Six SADC member states – Botswana, Namibia, Lesotho, South Africa, Swaziland and Mozambique – recently concluded an Economic Partnership Agreement (EPA) with the European Union as a bloc. Most of the remaining SADC members are covered under the EPA between the EU and COMESA.
Trade liberalisation is at the heart of EPAs, and the EPAs are World Trade Organisation (WTO) compatible. A stakeholder meeting was recently held to review the EPA process and a number of issues and observations were raised.
These included the lack of involvement by non-state actors (NSA), including farmers’ organisations, in the negotiations; the likelihood of further negotiations with Britain following Brexit; the negative impact this will have on regional integration due to the fracturing of SADC as a single unit as SADC EPA only covers six member countries and relatedly, the negative impact this might have on the implementation of SADC’s much publicised Industrialisation Strategy.
Other issues include potential conflict between the SADC EPA and the East and Southern Africa (ESA) EPA; expected import surges arising from the reduced tariffs; and that the tariff reduction could lead to reduction in revenue to governments which may not be replaced with aid or the positive impact of increased trade.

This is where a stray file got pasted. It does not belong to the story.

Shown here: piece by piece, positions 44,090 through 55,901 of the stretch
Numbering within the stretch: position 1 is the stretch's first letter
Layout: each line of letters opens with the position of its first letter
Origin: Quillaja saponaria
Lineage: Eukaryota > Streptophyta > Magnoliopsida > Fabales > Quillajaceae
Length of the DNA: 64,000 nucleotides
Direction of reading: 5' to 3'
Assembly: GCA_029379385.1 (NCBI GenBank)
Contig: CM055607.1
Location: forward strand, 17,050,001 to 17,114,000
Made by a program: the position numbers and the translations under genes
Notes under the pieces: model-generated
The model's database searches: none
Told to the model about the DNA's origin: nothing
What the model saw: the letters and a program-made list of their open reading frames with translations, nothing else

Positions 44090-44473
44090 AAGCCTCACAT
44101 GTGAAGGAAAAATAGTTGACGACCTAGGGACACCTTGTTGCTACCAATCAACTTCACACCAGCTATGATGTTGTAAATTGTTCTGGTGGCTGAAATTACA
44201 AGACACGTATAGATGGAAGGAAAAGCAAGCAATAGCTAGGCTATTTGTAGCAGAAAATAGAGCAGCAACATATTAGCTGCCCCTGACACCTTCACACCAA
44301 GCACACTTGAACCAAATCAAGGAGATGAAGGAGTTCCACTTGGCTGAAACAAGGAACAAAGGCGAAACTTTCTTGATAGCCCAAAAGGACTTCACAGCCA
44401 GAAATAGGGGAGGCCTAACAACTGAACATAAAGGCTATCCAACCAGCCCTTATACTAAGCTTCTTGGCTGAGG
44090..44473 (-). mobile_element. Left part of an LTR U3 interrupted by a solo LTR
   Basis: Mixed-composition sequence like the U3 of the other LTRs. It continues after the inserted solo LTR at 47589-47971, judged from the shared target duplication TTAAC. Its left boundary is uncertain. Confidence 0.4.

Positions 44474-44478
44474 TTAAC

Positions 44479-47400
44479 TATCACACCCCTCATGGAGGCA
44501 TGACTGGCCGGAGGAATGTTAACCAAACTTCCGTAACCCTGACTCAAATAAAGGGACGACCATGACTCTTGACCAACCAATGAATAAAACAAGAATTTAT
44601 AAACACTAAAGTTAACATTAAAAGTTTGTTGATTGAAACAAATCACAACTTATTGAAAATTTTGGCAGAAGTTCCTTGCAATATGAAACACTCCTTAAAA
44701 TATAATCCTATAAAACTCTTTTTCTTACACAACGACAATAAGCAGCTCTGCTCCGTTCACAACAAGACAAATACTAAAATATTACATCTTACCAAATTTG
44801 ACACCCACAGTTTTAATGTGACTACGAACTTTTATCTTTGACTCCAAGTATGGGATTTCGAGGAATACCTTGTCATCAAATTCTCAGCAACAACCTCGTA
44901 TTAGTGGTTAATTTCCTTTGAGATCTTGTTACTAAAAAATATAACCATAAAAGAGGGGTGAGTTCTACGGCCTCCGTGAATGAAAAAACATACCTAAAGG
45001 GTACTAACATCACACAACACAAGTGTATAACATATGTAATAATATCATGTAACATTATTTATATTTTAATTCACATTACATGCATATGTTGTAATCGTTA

Three key messages can be discerned from the review meeting. Firstly, now that an agreement has been concluded, there is need to move beyond the politics and law to making it work- it’s no use dwelling on the past. Secondly, NSAs, including farmer’s organisations, need to re-group and tackle EPA issues, and the starting point is to understand what is in it, or not in it for them.
Lastly, whilst it might be good to liberalise, if you don’t increase productivity and competiveness you will lose out- farmers and other producers beware!